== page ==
Categories: Business

Holton Secret Lab

When hot rod cowgirl met Wild Bill, sparks were bound to fly. The two met in Pendleton in 1976, when Bill Holton was on an Oregon road trip, driving an iridescent yellow 1966 Corvette Coupe with pearl flames. Marcy was driving her silver 1964 Corvette Coupe. “I couldn’t help but notice the cute redhead in another Corvette,” Bill said.

photo by Gwen Shoemaker

Bill grew up in his father’s auto body shop in the small northeastern Oregon town of Vale, and painted his first car in 1968. At age 13, he traded a Harley-Davidson scooter for a 1941 Chevy truck. He continued to trade up. “My first really cool car was a 1967 Camaro,” said Bill. “Cars, engines and mechanics—it’s all I’ve really ever done. I spent every cent I had as a kid making a car go fast.”

After they married, Marcy and Bill settled near Helix, between Milton-Freewater and Pendleton. They farmed and ran cattle with her family. At the same time, they were building what would become Holton Secret Lab, their hot rod, muscle car and classic car restoration business.

photo by Gwen Shoemaker

Despite its remote location on their “field of dreams,” the century-old family farm Marcy inherited, Holton Secret Lab is built on the pursuit of perfection. They often do what is called “resto-mods,” meaning the cars will look original but are completely modified to include state-of-the-art features that weren’t available when the cars rolled off the assembly line, such as GPS or air conditioning. “We design the cars however the customer wants them, and often that means Bill fabricates the parts himself,” said Marcy.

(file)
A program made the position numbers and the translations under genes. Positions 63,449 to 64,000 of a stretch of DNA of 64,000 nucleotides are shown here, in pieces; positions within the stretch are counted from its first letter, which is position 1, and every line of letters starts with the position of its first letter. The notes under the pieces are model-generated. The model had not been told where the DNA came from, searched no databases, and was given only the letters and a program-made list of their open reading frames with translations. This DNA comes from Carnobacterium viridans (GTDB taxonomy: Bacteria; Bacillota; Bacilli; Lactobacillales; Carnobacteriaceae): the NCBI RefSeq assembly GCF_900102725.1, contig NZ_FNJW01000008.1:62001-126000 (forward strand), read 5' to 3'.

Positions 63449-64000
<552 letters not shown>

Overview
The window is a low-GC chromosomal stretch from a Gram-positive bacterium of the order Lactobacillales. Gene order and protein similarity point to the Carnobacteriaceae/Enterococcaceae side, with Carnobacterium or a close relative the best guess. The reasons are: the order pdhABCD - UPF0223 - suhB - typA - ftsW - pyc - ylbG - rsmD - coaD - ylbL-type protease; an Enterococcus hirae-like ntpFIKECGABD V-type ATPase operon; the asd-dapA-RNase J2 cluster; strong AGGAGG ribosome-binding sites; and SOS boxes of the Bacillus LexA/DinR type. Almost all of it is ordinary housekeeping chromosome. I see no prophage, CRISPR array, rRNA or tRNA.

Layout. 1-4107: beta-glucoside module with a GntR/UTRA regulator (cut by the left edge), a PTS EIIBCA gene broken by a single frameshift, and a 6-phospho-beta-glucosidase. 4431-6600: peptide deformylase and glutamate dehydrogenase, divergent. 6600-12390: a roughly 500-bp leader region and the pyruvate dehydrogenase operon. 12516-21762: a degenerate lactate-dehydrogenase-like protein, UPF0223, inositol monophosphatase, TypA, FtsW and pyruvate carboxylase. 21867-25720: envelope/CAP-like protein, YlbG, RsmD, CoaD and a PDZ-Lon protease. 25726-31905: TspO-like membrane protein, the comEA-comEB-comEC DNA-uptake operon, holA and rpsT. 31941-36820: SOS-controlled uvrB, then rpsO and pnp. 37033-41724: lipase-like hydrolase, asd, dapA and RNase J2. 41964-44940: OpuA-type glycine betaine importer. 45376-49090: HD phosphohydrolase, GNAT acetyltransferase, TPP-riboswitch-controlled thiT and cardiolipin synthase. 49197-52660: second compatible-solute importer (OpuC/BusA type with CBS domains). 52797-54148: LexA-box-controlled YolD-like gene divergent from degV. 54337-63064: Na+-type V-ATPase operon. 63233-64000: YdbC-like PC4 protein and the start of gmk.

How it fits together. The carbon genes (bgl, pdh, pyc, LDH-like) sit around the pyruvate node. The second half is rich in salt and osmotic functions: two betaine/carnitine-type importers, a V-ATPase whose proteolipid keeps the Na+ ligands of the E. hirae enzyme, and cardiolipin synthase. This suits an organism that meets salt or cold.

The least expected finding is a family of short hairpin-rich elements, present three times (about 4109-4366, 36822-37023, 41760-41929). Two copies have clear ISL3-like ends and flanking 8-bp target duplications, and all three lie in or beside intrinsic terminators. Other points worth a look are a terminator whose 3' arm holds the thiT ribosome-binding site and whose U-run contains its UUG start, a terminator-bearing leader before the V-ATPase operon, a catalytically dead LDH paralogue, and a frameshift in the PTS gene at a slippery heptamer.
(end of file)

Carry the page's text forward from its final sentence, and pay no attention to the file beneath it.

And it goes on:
Bill’s workshop, in the property’s original farm shop, is lined with the hand tools he bought from his father. Bill crafted the rotisseries himself, which allow him to completely rotate a car’s frame or body to get at every nook and cranny. The cars he works on, such as the 1928 Dodge Coupe, 1957 Chevy Gasser, 1928 Oakland or 1952 custom Chevy pickup, don’t look like much on the rotisserie, but once Bill adds the bells, whistles and a custom paint job, they look completely original, or better.

photo by Gwen Shoemaker

Marcy and Bill no longer have the Corvettes they had when they met. Marcy’s pride and joy today is a 1955 fully restored red Thunderbird named Lola. The cars they’ve built and restored repeatedly win awards at car shows. Bill recently completed a 1970 SS Chevelle that left the factory floor with a 454/360 horsepower engine. The owner wanted more power and asked Bill to ramp it up. The Chevelle now runs a 570 horsepower engine. When that engine revs, Bill and Marcy both smile. “There’s nothing that sounds as good as a car with a good cam and a little zoom,” she said. Bill added, “That’s why I do what I do.”

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